It depends, upon the terrain, the mobility and firepower the enemy has, and the specific mission. Armies have historically tried to cut weight carried so dismounted troops can fight better. The optimum national Infantry Journals say to shoot for is somewhere around 60 lbs. But then there is always something else a planner thinks might be needed so a soldier on a long term patrol from a Roman Legionnaire to a paratrooper dropping into combat often finds his gear is double the optimal load.

Since railroads started crossing the land as much as possible you put soldiers on a vehicle both to save his effort and to make it harder for an enemy to break contact and slip away to fight again just because he had vehicles available and your friendly forces did not.
Reply With Quote Quick reply to this message
 
Old 10-27-2017, 10:36 PM
 
Location: Florida
3,017 posts, read 3,646,274 times
Reputation: 8541
Quote:
Originally Posted by NJ Brazen_3133 View Post
I really just want to know how much traveling by foot, and how much weight they are carrying in modern times. How much is considered acceptable, or what limits the military puts on such activity in order to ensure the health and well being, and combat effectiveness of the individual soldier.
Depends on the type of unit.

Light infantry will do more walking than most.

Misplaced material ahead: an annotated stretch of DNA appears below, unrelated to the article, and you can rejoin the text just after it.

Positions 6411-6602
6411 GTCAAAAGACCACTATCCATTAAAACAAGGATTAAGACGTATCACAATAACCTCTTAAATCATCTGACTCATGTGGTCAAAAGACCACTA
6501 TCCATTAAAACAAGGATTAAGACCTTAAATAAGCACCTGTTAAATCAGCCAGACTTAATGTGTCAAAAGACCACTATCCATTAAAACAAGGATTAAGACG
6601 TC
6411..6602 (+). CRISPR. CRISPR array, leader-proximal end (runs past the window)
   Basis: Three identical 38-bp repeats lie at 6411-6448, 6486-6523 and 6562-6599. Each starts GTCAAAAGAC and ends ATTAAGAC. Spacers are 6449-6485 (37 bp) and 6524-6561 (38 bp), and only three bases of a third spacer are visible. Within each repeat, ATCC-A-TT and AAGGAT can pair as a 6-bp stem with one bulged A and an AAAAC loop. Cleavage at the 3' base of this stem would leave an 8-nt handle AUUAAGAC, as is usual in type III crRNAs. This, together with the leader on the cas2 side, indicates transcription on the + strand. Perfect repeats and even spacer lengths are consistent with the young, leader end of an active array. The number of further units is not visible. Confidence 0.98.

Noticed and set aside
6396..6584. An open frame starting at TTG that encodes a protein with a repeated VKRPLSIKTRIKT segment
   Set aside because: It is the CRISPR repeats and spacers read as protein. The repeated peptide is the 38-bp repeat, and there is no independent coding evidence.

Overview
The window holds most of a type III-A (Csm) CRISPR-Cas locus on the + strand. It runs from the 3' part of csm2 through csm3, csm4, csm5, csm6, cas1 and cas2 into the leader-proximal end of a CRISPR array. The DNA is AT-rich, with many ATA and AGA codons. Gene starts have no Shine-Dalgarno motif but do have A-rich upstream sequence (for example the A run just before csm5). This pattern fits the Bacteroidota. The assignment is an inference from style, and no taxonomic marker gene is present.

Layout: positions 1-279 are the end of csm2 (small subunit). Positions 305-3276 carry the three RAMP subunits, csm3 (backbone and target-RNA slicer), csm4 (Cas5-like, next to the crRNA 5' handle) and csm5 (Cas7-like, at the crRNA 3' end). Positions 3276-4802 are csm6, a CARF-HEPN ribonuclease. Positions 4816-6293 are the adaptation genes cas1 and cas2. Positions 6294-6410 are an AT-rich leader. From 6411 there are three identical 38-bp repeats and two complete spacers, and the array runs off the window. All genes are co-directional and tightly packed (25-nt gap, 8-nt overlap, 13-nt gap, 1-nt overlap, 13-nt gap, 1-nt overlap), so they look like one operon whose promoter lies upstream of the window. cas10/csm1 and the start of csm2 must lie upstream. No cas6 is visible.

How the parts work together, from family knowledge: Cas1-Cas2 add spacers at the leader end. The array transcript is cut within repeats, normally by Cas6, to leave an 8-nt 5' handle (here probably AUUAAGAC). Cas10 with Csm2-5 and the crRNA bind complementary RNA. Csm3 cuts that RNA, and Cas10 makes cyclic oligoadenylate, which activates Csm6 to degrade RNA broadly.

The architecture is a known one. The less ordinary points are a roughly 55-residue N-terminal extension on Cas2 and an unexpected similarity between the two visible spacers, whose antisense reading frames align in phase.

There is nothing more demoralizing than walking past vehicles and leaving them there so you can go for a nice walk.

Most I've covered in a single day was 18 miles through rolling hills for overwatch positions. To say it was hell was an understatement despite not having been shot at that day. It was nearly 110, I'm carrying more than 1/2 of my body weight in equipment. I have started off with a full camelbak, 2 bottles of water and 2 bottles of Gatorade. Drank all of that before getting back to the trucks where I slammed 2 bottles of water and ate/drank after we got back to base. Didn't pee until the following day, that's how dehydrated I was and I'm pretty conservative with water consumption. It seemed like non-stop walking all day. Towards the end of the patrol while I was nearly back to the truck, I turn the corner and see a camel staring at me. I slowly walk around it and it starts following me. I put my selector switch on my M4 from safe to semi and I'm getting ready to send this thing to camel heaven as it keeps following me. My commander catches up and tells me he will take care of it. He stops, waves his arms around and yells at the camel as I walk away...

The only times you will crawl, sprint or run is when you are under fire or in an open area. Open areas are very dangerous as you have neither cover or concealment. Nowhere to run and nowhere to hide.

Depending on how far you need to go for patrol, what the terrain is and the IED threat, you may be dropped in by helicopter.

Walking 7 miles back to base after an 8 day patrol with no water left had a lot of guys lining up for the medic to give them an IV.
Reply With Quote Quick reply to this message
Please register to post and access all features of our very popular forum. It is free and quick. Over $68,000 in prizes has already been given out to active posters on our forum. Additional giveaways are planned.

Detailed information about all U.S. cities, counties, and zip codes on our site: City-data.com.


Reply

Quick Reply
Message:


Over $104,000 in prizes was already given out to active posters on our forum and additional giveaways are planned!

Go Back   City-Data Forum > General Forums > Military Life and Issues

All times are GMT -6.

2005-2017, Advameg, Inc.

City-Data.com - Archive 1, 2, 3, 4, 5, 6, 7, 8, 9, 10, 11, 12, 13, 14, 15, 16, 17, 18, 19, 20, 21, 22, 23, 24, 25, 26, 27, 28, 29, 30, 31, 32 - Top